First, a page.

Jefferson Beauregard Sessions III should frighten you. And now that Sessions is the first line of defense against a president whose business conflicts and ties to Russia are under investigation, it's time to be clear about the man Republicans have chosen as the nation's chief law enforcement official. It's time to be clear about who Sessions will fight for, and whom he will fight against, in the years to come.
Sessions will be an attorney general for police unions and constitutional sheriff associations, and for those line officers who believe- against the great weight of evidence- that the profession of policing itself is under attack. When the time comes to commit to federal oversight over police departments that have long exhibited patterns and practices of misconduct or discrimination, Sessions will likely avoid offending law enforcement communities with what he calls "overreach." Vital reforms that would save lives (of both police and civilians) simply won't happen.
What Sessions won't be during his tenure at the Justice Department is an attorney general for those who need his help and support the most. Sessions will not prioritize citizens who have had their lives ruined by racial disparities in policing, or by the persistent use of excessive force by officers who are shielded from accountability. He won't be an attorney general who will side with those consigned by petty judges to cycles of poverty and crime, or those circulating in and out of a new generation of debtors' prisons.
Our new attorney general is the same person who last summer praised Trump for the infamous "Central Park Five" advertisement the mogul took out in 1989, which advocated for the death penalty for a group of teenagers accused of beating and raping a woman. (They ultimately were exonerated, and paid huge settlements for the wrongful convictions they endured-facts that did not dissuade Trump or Sessions from their views.)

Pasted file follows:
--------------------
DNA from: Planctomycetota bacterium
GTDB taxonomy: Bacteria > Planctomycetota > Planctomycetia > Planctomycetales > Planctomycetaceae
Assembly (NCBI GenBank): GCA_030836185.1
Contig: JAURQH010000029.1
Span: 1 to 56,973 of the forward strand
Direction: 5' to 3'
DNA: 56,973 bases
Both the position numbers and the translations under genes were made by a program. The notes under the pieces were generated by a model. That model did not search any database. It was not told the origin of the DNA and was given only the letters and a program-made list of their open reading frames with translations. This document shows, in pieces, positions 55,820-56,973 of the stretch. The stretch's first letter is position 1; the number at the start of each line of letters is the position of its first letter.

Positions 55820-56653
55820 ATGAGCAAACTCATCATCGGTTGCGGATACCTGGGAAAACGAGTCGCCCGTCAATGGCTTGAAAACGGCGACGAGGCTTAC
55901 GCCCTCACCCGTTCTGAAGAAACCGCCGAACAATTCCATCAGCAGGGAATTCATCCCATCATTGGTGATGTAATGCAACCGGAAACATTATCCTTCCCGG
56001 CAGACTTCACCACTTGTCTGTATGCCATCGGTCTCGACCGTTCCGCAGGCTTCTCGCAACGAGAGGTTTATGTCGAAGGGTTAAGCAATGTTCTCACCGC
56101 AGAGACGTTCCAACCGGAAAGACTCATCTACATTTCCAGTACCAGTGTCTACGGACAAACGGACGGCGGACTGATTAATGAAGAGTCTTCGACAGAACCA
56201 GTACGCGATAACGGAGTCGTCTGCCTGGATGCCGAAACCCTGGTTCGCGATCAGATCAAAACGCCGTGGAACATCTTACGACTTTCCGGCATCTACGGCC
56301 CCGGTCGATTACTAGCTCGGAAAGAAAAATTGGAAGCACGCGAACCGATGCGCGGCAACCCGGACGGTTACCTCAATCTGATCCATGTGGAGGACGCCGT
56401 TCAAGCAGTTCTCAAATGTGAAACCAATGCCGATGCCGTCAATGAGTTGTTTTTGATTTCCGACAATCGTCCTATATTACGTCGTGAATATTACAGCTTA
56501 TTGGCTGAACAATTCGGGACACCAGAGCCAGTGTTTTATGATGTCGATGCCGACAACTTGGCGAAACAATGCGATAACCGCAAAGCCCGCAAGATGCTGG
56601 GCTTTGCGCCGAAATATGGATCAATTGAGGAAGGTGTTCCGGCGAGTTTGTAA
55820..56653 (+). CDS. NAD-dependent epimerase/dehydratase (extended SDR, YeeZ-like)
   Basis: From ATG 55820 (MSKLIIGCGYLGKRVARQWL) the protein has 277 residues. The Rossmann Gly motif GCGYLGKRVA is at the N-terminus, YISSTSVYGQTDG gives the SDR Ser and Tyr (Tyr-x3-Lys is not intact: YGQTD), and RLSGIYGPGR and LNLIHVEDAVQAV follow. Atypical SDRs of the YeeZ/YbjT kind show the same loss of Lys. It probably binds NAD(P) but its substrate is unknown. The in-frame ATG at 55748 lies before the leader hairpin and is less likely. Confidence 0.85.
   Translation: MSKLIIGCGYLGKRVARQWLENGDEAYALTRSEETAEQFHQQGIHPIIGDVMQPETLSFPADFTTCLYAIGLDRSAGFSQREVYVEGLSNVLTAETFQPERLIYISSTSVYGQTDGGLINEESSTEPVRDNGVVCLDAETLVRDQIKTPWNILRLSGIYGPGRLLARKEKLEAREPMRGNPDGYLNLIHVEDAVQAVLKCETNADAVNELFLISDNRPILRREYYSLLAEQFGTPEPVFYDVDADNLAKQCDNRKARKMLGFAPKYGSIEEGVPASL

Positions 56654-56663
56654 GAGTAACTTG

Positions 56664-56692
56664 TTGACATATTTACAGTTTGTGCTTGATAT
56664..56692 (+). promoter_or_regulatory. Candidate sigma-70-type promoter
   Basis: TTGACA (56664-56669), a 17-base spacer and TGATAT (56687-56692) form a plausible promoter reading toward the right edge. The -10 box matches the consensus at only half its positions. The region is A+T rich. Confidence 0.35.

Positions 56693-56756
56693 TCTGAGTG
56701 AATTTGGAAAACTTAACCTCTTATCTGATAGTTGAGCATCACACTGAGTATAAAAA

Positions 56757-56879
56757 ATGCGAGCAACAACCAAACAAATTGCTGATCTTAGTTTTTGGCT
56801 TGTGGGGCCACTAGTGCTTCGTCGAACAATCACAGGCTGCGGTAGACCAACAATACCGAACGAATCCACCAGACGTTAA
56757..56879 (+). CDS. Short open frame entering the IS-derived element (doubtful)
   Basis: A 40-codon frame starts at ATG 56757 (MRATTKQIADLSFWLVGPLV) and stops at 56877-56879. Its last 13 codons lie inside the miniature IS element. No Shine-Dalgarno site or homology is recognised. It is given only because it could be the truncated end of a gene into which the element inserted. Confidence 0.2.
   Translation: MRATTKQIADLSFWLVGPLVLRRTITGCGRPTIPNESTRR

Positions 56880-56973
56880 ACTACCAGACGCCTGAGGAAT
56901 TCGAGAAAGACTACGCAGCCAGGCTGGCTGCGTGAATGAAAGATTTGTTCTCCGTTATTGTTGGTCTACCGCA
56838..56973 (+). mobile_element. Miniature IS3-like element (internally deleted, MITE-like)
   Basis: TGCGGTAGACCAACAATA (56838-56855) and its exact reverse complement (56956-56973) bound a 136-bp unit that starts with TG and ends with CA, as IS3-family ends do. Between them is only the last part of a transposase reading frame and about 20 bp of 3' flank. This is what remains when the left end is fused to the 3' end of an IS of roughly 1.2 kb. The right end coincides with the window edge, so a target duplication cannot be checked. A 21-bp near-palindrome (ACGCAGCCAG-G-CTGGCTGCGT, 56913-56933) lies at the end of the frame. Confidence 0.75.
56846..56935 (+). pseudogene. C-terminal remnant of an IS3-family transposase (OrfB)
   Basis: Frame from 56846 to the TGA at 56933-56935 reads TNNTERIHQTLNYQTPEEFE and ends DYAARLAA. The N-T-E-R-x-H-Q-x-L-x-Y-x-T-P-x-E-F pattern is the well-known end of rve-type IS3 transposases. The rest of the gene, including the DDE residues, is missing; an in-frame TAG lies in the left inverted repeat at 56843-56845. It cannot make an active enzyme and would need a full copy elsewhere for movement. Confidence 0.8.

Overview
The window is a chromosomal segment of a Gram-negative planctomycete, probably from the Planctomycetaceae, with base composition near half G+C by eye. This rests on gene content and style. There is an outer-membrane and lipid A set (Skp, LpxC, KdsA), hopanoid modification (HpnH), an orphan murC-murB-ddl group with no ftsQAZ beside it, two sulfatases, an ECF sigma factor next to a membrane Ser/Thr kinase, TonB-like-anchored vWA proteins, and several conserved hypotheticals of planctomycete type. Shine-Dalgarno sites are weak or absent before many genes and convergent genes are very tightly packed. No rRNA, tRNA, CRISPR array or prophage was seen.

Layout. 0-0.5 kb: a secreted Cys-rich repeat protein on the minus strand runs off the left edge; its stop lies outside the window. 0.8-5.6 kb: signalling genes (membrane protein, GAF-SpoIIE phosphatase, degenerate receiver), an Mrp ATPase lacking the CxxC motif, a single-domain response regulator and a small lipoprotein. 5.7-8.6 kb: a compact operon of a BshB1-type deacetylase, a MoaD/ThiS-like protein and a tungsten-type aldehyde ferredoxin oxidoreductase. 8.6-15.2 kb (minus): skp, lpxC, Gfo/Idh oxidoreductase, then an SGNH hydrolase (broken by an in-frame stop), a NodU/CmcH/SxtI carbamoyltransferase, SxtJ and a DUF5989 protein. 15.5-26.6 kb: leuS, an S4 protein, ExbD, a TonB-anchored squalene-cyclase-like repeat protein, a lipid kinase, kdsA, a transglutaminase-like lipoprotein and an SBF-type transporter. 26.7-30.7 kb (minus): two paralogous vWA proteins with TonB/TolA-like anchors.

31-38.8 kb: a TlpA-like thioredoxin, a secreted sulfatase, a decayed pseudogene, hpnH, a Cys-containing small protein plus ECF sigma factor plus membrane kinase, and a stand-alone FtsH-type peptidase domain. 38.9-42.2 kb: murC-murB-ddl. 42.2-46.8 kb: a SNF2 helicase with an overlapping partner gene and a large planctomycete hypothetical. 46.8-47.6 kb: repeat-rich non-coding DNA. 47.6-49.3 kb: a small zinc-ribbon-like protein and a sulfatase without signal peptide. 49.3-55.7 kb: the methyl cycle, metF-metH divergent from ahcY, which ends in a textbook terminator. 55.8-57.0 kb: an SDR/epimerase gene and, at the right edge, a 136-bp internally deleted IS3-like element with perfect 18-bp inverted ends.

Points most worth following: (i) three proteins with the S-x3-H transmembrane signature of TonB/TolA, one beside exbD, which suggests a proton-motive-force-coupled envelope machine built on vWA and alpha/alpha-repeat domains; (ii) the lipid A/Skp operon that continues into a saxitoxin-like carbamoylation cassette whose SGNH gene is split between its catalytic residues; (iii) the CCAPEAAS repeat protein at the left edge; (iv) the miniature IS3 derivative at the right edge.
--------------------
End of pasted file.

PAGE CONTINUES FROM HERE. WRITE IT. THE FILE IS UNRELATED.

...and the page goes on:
Sessions will be an attorney general for prosecutors, naturally, given his background as a prosecutor and the nature of his looming job at Justice. His record suggests that he will be lax in identifying and punishing those who commit prosecutorial misconduct, say, by withholding material exculpatory evidence in criminal cases. In fact, he's on record saying that he sees rogue prosecutors as victims of defense attorneys. The cost of such a cynical view-the human toll as well as the financial one-will be enormous.
Our new attorney general is the same person who last summer praised Trump for that infamous "Central Park Five" advertisement .
Under Sessions' leadership, line prosecutors now will be emboldened to pile on charges (and thus prison terms) for federal drug defendants. This means more men and women convicted of non-violent crimes will face longer prison sentences at a time when our federal prisons are already overcrowded, and when the Bureau of Prisons' budget is already straining to fund other, vital Justice Department priorities-like those of victims' rights groups.
Just as the nation is turning away from mass incarceration, and discovering that crime rates can go down along with incarceration rates, Attorney General Sessions is poised to reverse course. He already made it clear with his opposition to bipartisan sentencing reform last year that he has little compassion or empathy for the families affected by the enforcement of unduly harsh sentencing laws. He has also made this clear with his adamant and relentless opposition to presidential clemency, even in cases of such manifest injustice as to shock the conscience. A whole new generation of men and women, and their families, will be doomed to serve unreasonably long prison terms.